ÒRegrettably, the resolution adopted by vote during thefifty-second session (resolution 1996/84) treated the question in thetraditional and subjective manner without an appropriate account ofthe views of the Special Representative and thematic rapporteurs; theresult was detrimental to the renewed confidence and cooperation.

ÒAlthough most of the sponsors of the resolution on Iranseemed to be inclined to introduce a more balanced resolution, a fewwho were pursuing their own political objectives succeeded inobstructing a reasonable consensus resolution. This trend indicatesthat the approach adopted by the Special Representative is notcommensurate to the approach by the Commission under the presentcircumstances. In fact, for those few States whose politicallymotivated positions have thus far prevailed at the Commission, thereports of the Special Representative are only relevant in so far asthey reinforce their prejudgments and pre-drawn conclusions. Hence,for the present, a further visit to the Islamic Republic of Iranseems to be of little avail.

ÒWe, once again, reiterate our firm conviction to continueour full cooperation with the Special Representative in various formsand believe that trust and confidence can be restored, provided thatthe Commission reflects on this situation in accordance with its ownobjectives, as set forth in a large number of its resolutions anddecisions.Ó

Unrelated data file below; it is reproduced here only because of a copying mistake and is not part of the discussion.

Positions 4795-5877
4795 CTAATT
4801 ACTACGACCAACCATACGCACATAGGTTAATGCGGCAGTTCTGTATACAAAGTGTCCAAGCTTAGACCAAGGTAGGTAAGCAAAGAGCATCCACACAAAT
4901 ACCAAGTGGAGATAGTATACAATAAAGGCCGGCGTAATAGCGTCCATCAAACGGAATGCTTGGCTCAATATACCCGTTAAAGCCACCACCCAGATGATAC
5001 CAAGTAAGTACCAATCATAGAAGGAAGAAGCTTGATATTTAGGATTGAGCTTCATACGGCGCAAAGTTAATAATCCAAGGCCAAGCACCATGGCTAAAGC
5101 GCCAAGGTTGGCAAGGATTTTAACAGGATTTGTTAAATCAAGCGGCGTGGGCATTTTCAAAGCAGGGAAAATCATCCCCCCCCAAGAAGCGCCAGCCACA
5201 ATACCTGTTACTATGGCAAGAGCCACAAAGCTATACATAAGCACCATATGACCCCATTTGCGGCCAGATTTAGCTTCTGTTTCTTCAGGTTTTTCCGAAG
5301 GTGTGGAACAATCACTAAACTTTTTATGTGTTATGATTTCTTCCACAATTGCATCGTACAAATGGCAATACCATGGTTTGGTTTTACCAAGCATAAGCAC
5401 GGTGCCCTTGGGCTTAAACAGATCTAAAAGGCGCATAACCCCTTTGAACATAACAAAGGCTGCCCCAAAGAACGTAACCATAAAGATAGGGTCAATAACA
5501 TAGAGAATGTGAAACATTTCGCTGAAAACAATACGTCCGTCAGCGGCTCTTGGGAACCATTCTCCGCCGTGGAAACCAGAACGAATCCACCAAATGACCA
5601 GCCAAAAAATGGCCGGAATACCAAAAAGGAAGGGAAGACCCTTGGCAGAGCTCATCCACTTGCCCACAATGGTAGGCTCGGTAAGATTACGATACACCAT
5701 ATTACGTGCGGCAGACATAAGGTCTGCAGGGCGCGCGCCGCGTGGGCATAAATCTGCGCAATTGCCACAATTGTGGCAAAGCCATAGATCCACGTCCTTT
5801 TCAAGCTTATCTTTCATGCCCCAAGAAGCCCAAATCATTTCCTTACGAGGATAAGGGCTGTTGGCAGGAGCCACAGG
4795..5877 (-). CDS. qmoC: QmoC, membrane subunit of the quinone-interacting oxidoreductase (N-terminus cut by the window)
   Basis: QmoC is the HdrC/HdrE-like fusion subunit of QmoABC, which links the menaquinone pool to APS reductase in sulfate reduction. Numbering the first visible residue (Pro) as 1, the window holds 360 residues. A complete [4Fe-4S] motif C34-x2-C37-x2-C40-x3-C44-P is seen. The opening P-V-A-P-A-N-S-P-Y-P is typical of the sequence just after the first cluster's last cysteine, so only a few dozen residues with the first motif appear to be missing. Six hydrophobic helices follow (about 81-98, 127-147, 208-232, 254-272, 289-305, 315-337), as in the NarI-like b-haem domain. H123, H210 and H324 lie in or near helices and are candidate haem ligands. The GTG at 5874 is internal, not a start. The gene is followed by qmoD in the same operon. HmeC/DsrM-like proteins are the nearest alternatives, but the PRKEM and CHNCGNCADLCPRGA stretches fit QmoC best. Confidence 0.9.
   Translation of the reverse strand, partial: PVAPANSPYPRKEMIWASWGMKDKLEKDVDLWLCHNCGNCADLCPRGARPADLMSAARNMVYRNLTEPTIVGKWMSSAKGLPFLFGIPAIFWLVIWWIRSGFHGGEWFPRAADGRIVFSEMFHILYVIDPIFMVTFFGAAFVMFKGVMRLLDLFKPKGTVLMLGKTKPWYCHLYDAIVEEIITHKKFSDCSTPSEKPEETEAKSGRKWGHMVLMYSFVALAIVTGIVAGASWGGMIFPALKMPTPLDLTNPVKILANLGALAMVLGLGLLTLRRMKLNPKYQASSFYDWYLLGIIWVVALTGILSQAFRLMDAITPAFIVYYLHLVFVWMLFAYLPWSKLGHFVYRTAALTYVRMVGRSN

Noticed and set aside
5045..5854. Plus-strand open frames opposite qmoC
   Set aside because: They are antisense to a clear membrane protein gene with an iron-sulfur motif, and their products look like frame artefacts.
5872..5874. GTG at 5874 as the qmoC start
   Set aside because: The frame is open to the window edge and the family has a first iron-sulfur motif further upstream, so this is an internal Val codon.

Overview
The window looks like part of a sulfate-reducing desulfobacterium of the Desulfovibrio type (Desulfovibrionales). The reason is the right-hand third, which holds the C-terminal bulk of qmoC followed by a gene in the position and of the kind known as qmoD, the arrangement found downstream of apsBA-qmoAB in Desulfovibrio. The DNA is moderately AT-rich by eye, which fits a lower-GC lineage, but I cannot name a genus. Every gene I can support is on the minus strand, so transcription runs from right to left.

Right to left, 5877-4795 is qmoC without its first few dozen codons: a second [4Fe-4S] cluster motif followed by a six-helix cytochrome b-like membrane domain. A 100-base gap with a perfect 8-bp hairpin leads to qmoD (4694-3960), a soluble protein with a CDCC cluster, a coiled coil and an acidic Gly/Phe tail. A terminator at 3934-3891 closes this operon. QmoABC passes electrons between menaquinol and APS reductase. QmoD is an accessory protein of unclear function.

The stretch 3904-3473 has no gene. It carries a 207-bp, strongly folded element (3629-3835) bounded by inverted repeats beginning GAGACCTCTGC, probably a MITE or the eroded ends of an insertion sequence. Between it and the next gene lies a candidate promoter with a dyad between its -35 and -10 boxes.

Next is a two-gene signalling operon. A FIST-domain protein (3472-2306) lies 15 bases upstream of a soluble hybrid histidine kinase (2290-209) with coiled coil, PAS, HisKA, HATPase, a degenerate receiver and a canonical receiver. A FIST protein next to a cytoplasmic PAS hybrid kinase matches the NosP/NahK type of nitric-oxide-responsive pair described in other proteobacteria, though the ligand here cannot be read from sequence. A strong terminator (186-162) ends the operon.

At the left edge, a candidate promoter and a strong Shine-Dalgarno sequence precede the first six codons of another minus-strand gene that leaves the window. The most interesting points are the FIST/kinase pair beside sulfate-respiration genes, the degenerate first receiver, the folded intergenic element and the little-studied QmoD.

10. On the occasion that this message was delivered to the SpecialRepresentative, he was advised that no invitation for him to visitIran would be forthcoming at that time. Nevertheless, if the SpecialRepresentative wished to make enquiries about particular subjectswhich he judged relevant to the human rights situation in Iran, everyeffort would be made to send appropriate experts from Iran to meetwith him in Geneva. In the event, however, this was apparently notpossible. Nevertheless, the Special Represenative was provided withsome written material on subjects of interest to him. The contentshave, as appropriate, been incorporated in this report.

11. The Special Representative regrets the decision of theGovernment of the Islamic Republic not to invite him to visit Iran atthis time, that is before the preparation of his second report to theCommission. He indicated in his first report that his short visit toIran in February 1996 was an introductory one and that a second andlonger visit within 12 months was an important element in hisapproach to the fulfilment of his mandate. The cooperation beingaccorded on this occasion, that is in the preparation of his secondreport, is no substitute for a visit to Iran. The SpecialRepresentative believes that it is his responsibility, nevertheless,to make the best of the situation and to prepare this report on thebasis of all the information otherwise available to him.